Sierra Leone registers decline in 2016 HDI Report


March 31, 2017 By Joseph S. Margai


UN Resident Coordinator (second left) and other members of the high table at the launch yesterday

The 2016 Human Development Index (HDI) report of the United Nations Development Programme (UNDP) reports that Sierra Leone’s rating declined from 176 in 2014 to 179 out of 188 countries in 2015.

The HDI report, which was launched on Thursday, 30th March, 2017 at the conference hall of the Ministry of Finance and Economic Development, was received with mixed feelings from the media, Civil Society Organisations (CSOs), public officials, among other attendants.

The theme of this year’s HDI report is “human development for everyone.”

The UN Resident Coordinator, who also doubles as UNDP Resident Representative in Sierra Leone, Sunil Saigal, said the report used  data for 2015 when Sierra Leone was experiencing the worst effects of the Ebola epidemic and collapse of the iron ore prices.

“Sierra Leone ranks low in family of measures used to monitor progress in human development. Sierra Leone’s ranking in HDI, which measures progress in long and healthy life, knowledge and decent standard of living, declined from 176 in 2014 to 179 out of 188 countries in 2015. The decline in the ranking is mainly attributed to the Ebola epidemic and coincidental collapse of international iron ore prices in 2014/2015, both of which had far reaching consequences on the economy,” he said.

Mr. Saigal added that GDP growth slowed from 4.6% in 2014 to negative 21.1% in 2015, implying a corresponding decline in the Gross National Income per capita from US$1,960 to US$1,529 over the same period.

He noted that the economy has, however, recovered since then, adding that it was estimated to have grown by 4.9% in 2016, while the International Monetary Fund (IMF) has projected growth of 6.0% in 2017.

Vice Chancellor and Principal of the University of Sierra Leone, Prof. Ekundayo Thompson, noted that since its inception in 1990, the Human Development Report has been generating debate globally on its findings about the state of the human condition and issue of opening the space for inter-country comparison of people’s welfare across the world.

“Built on three pillars of life expectancy, income level and education, it has evolved over time to capture other dimensions of human welfare not easily quantified and therefore not measured in the past. In 27 years, the report has introduced other dimensions such as sustainability, gender, inequality, security, and governance,” he said.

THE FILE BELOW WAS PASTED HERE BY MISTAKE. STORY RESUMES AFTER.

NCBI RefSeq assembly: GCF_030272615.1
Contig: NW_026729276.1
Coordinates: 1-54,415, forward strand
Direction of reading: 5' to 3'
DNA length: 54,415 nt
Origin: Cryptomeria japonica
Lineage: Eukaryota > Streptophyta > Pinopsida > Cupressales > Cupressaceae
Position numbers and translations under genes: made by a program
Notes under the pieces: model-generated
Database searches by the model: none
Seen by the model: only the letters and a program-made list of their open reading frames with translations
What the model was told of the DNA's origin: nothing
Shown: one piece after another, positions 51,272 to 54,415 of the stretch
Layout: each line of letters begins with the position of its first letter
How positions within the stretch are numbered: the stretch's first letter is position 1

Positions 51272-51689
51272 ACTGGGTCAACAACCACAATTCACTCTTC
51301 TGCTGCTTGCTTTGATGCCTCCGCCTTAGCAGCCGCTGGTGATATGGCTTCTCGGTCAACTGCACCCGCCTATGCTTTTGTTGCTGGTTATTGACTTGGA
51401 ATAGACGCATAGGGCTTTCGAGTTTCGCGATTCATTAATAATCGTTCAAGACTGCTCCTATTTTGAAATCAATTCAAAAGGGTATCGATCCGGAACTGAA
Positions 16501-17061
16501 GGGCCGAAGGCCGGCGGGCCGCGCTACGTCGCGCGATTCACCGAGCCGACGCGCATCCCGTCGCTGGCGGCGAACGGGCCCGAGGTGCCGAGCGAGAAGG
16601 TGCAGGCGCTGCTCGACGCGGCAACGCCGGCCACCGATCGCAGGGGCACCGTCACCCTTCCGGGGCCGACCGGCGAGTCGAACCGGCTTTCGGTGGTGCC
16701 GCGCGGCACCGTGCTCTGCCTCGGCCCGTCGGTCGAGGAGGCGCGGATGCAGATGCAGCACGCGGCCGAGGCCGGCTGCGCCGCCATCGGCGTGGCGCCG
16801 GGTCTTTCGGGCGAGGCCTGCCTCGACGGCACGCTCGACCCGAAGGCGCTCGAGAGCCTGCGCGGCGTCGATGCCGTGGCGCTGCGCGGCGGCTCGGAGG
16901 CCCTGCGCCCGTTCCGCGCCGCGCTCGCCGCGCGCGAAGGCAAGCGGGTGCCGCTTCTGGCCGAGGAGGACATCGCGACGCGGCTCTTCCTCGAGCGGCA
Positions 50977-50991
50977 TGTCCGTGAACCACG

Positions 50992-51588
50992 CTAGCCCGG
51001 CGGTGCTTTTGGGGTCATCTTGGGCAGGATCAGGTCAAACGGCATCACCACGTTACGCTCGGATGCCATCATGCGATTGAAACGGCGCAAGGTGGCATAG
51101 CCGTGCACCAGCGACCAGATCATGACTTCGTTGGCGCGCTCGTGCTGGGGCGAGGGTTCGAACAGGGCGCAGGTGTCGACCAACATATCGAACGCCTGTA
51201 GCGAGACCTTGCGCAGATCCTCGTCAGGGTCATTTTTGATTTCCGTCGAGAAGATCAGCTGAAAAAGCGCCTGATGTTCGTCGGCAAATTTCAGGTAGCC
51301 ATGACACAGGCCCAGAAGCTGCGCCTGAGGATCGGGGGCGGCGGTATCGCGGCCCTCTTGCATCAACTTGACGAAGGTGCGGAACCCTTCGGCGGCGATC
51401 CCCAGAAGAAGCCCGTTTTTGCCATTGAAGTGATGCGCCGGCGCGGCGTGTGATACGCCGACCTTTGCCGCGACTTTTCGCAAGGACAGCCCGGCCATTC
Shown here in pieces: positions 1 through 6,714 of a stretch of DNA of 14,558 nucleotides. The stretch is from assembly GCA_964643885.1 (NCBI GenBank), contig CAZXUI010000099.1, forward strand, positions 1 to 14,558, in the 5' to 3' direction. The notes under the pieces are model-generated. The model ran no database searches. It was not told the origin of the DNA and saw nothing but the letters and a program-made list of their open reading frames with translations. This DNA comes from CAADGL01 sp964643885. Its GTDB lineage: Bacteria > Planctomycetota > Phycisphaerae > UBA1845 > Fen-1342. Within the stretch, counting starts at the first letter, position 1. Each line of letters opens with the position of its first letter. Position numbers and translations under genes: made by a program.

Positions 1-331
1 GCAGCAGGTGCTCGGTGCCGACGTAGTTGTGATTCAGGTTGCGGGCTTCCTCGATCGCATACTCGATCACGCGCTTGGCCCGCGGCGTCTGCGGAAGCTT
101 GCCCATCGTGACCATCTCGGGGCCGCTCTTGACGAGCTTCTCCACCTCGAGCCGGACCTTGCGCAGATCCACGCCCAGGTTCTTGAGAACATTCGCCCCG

Prof. Thompson said the index for the mean years of schooling has doubled, rising from 4.9 to 9.5 between 1990 and 2015, yet performance in the education sector was still among the lowest in the world.

He added that according to data in the report, while performance in education doubled between 1990 and 2010, improvements since then have almost been stagnant.

“As head of the University of Sierra Leone, I am not attempting to defend the state of higher education but must lament the quality of education of some of the students entering the university. The evidence is overwhelming that they are fit for the purpose. It was this revelation that necessitated the President to commission an enquiry into poor performance of pupils in the BECE and WASSCE examinations in 2009,” he said, concluding that they have to fix the problem of education starting at the kindergarten level.

In his keynote address, Development Secretary at the Ministry of Finance and Economic Development, John Sumaila, said the report focused on how human development can be ensured for everyone-now and in future.

He said: “It starts with two fundamental concepts of the hopes and challenges of today’s world, envisioning where humanity wants to go.

“The report emphasises that universalism is the key to human development and that human development for everyone is attainable. It points out that human development focusses on the richness of human lives rather than the richness of economies. People must influence the processes that shape their lives and that economic growth is an important means to human development.”

He said government was working to adopt more effective strategies to strengthen social, economic and environmental resilience, with the main aim of promoting sustainable growth and development that are inclusive.

“This year, the country’s overall Human Development Index performance was greatly influenced by the impact of the twin shocks of EVD outbreak and collapse of the iron ore sector. It is therefore little surprise that the indicators are what they are. But we will continue to work collectively to ensure that these indicators and overall ranking in the Human Development Index are improved on the future assessments,” he stated.

Meanwhile, participants at the launch registered their grave concerns over the manner in which Sierra Leone has declined from 176 in 2014 to 179 in 2015. They urged government to apply more efforts to reduce poverty, hunger, diseases, enhance environmental protection and access to basic services.